Schlatter Family Site

Table of Contents Photo Album Back to Home Page




Table of Contents

Photo Album


Our Current Weather


Hurricane Katrina

New House

Joe's Pages

Gulf Coast House
(Destroyed by Katrina)

LeConte Lodge

My Amateur Radio Station


Here are photos and information about my amateur radio station as of October 2008.  First, some background.

I obtained my first amateur radio operator's license in November 1958 -- Novice Class, KN4FPT.  A few months later I upgraded to Technician Class, K4FPT.  Here's my license history:

  • Novice, KN4FPT, November 1958;

  • Technician, K4FPT, February 1959;

  • Advanced, K4FPT, April 1979;

  • Extra, K4FPT, September 1992;

  • Received vanity call W4HH, January 6, 1997.

  • While stationed in Japan, July 1990 - July 1993, I held Japanese amateur radio license 7J1AJJ.

I have had a number of stations, some very simple, some complicated.  Now that we have settled down in Northumberland County, Virginia, I have put up a small station in my new home.  (Follow this link for more info on our new house.)  I planned to put a small station in the utility room of the new house but didn't realize how little room I would have.

The Station

Here are two photos of my station as it looks in January 2020.  The station sits on a homemade table in a small utility room.

  The equipment is:

  •  Top shelf, left to right:
    • Yaesu FT-211RH two-meter FM transceiver (oldie but goody).
    • Equipment manuals behind which is a 20 amp-hour battery charged by a solar panel.  The battery powers the Yaesu FT-817 and Elecraft K1.
    • Elecraft K1
    • Yaesu FT817; on top is an LDG 817 antenna tuner; on top of the tuner is an Oak Hills Research fwd-ref power meter.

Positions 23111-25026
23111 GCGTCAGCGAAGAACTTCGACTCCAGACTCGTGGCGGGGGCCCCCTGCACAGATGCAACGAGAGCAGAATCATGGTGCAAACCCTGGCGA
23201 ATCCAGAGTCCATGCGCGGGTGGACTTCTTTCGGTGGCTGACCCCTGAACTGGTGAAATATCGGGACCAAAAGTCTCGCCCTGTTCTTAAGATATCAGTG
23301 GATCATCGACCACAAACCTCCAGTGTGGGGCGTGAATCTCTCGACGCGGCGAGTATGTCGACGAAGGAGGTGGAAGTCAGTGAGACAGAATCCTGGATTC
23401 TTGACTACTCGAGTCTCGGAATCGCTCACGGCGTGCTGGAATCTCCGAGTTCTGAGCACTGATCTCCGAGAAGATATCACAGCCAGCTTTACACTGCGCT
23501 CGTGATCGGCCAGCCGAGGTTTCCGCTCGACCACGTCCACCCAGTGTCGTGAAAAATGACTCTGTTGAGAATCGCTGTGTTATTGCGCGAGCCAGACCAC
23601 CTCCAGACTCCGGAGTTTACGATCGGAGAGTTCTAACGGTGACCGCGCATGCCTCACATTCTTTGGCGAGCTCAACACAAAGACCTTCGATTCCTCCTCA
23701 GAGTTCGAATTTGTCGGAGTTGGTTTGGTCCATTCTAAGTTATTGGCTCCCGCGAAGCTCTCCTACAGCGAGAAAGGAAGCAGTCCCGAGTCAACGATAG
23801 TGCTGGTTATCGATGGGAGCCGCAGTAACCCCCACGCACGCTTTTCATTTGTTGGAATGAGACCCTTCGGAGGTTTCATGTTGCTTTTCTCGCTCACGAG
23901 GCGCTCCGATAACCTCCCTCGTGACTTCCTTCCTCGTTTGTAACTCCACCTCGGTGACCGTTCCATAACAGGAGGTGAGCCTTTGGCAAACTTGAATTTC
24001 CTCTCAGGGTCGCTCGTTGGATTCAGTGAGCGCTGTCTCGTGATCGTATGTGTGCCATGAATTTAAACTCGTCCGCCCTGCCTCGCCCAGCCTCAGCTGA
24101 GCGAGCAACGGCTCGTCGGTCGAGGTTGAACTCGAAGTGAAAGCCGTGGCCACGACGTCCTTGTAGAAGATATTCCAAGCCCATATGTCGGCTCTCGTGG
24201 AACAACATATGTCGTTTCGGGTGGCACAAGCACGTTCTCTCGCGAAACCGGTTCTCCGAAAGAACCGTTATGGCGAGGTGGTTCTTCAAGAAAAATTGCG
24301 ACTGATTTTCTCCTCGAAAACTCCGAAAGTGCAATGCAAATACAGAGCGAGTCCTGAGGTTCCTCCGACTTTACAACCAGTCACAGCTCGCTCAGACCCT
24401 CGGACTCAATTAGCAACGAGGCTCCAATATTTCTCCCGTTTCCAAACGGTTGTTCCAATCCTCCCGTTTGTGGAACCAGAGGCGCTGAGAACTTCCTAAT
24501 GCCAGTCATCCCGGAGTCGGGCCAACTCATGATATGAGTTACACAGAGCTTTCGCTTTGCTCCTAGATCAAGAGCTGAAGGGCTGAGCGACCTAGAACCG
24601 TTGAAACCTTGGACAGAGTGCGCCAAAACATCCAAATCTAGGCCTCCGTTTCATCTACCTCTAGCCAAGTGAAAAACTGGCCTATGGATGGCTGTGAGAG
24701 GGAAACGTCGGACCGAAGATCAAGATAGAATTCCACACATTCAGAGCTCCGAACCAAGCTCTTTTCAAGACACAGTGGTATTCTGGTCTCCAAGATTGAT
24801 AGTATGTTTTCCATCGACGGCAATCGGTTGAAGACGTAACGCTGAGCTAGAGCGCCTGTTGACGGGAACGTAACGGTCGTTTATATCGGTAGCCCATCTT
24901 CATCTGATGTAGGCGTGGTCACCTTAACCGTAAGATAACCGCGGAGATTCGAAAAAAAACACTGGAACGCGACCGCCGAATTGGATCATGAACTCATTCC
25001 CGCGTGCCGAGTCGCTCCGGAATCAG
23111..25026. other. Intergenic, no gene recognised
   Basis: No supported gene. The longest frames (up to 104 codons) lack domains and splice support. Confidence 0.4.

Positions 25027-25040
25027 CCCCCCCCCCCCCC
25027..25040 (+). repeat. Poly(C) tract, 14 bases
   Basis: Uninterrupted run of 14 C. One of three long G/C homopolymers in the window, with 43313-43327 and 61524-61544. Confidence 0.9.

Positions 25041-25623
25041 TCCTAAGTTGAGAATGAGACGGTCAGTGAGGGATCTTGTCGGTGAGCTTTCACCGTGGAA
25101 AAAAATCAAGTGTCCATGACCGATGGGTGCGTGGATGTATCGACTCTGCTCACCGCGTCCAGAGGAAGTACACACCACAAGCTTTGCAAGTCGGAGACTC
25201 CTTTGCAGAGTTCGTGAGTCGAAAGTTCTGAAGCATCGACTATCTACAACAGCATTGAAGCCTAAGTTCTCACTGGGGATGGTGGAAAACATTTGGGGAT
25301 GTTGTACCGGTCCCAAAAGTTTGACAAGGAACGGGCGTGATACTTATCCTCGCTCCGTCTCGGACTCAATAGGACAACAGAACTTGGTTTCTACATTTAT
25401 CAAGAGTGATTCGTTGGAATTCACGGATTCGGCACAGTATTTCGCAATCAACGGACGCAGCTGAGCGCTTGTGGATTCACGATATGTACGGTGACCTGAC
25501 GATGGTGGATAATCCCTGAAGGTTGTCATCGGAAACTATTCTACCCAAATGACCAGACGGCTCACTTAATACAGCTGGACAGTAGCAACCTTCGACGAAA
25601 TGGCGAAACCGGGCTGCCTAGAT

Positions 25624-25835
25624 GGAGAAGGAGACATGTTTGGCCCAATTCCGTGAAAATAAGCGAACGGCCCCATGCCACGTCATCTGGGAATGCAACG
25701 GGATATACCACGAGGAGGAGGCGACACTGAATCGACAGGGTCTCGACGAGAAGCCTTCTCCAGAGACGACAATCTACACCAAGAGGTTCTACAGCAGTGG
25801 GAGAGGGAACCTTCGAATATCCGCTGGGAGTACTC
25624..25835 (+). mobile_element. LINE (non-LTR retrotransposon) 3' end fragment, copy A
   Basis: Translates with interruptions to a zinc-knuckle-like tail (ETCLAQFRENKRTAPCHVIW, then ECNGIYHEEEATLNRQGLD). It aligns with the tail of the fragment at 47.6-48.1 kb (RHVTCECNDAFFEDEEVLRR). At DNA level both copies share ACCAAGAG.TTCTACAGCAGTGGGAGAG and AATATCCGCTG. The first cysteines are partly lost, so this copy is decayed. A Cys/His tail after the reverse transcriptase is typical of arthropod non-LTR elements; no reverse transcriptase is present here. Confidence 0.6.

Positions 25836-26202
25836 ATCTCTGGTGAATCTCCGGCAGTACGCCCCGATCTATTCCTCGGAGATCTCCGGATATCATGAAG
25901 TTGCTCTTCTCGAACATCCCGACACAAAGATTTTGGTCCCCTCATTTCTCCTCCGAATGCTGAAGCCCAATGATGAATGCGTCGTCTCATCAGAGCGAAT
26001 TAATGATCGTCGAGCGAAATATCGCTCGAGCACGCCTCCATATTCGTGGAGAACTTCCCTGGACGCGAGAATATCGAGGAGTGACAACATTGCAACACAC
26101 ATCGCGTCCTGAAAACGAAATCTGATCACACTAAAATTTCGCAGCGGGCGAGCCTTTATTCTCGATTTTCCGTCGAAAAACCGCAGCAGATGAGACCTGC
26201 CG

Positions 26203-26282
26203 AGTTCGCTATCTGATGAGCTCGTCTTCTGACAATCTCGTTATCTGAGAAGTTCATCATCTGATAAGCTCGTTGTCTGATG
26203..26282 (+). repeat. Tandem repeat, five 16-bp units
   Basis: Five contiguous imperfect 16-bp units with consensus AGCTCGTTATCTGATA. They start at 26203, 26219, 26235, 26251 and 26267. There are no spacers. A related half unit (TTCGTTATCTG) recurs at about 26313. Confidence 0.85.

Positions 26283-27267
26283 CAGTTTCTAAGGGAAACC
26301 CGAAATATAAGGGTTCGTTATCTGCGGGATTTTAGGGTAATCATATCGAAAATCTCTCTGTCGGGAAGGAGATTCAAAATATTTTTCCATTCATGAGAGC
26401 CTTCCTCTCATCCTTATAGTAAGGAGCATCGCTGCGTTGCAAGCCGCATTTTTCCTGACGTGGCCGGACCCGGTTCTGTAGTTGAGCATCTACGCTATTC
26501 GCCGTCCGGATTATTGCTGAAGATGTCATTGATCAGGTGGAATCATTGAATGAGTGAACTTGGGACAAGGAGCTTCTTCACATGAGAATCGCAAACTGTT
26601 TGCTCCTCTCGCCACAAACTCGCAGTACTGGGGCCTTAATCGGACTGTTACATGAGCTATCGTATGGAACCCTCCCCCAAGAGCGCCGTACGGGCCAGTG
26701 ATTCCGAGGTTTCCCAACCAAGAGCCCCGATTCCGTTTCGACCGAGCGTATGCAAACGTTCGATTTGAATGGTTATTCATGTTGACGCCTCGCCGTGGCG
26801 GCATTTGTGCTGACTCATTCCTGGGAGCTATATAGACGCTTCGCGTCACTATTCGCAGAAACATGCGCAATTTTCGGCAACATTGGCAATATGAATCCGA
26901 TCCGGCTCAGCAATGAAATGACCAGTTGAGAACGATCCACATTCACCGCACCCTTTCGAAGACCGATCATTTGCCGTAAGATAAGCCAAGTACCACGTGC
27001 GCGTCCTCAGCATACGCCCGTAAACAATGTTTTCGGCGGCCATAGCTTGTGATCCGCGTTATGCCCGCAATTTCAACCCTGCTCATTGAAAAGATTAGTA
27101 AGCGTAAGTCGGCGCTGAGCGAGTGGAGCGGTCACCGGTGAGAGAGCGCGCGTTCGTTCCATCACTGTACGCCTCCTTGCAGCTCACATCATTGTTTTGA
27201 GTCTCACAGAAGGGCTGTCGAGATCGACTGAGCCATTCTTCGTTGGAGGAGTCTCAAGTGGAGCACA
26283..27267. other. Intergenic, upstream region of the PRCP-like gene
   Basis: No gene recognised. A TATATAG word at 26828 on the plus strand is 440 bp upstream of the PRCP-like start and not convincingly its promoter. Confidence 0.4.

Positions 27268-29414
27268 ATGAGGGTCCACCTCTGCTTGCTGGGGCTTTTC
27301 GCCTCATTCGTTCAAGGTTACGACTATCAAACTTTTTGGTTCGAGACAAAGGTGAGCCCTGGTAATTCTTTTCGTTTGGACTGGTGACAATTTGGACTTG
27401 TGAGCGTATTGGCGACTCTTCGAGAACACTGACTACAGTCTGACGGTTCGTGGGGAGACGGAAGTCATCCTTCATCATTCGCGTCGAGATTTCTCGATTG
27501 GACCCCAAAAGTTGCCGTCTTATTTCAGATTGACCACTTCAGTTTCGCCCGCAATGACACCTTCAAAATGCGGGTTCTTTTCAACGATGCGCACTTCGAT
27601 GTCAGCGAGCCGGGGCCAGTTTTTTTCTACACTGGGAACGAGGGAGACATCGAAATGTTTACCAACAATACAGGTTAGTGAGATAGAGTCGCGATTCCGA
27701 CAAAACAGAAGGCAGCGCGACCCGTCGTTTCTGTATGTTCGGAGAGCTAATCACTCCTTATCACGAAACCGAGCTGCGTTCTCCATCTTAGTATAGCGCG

• Tabletop, left to right:
    • Yaesu FTM100 VHF/UHF transceiver
    • Yaesu FT857
    • Two telegraph keys:  Old WW II  J-38 straight key and Vibroplex "bug"
  • On the wall behind the station are two digital voltmeters and a solar charge controller.  Current from the solar panel comes in through a window into one of the digital voltmeters then to the charge controller then through the second digital voltmeter then to the 20 amp-hour battery.  The digital meters allow me to monitor voltage and current in and out.

Here are close-up views of the station




My station antennas


My antennas are very simple:

  • My HF antenna is an end-fed single wire about 135 feet long, only 20 or so feet off the ground.
  • A couple of VHUF/UHF vertical antennas.

Here are a two photos of the end-fed wire installation

This photo shows the fed end of the end-fed wire antenna.  You see the wire headed off to the left -- this wire runs out to my workshop/shed where it makes a 90-deg turn and goes to my garage where it ends.  The black box under the eave of the house is the matching balun.  Coming down from the balun is the coaxial feed cable that runs into the station.  Below is a better view of the balun and feed line.  Also, running alongside the coaxial cable feed line is a piece of #6 copper wire that goes to a ground system to provide an electrical and RF ground for the antenna.




This section will include links to specific pieces of equipment I use or have used along with an occasional technical tip.  Please bookmark this page and come back from time to time to check on my progress.

My Low-Power Morse Code rigs -- QRP Radio

Operating with simple low-power radios is challenging.  Most of my operation is low power (5 watts or less)  This page describes my low-power rigs.

An Old Vibroplex Semi-Automatic Telegraph Key -- a "bug"

My Solar-Powered Station

Adding a CW Filter to my Yaesu FT-857

Morse Code





Return to front page.
Return to Table of Contents
Return to Dad's home page.

Send an e-mail.  

Search the site.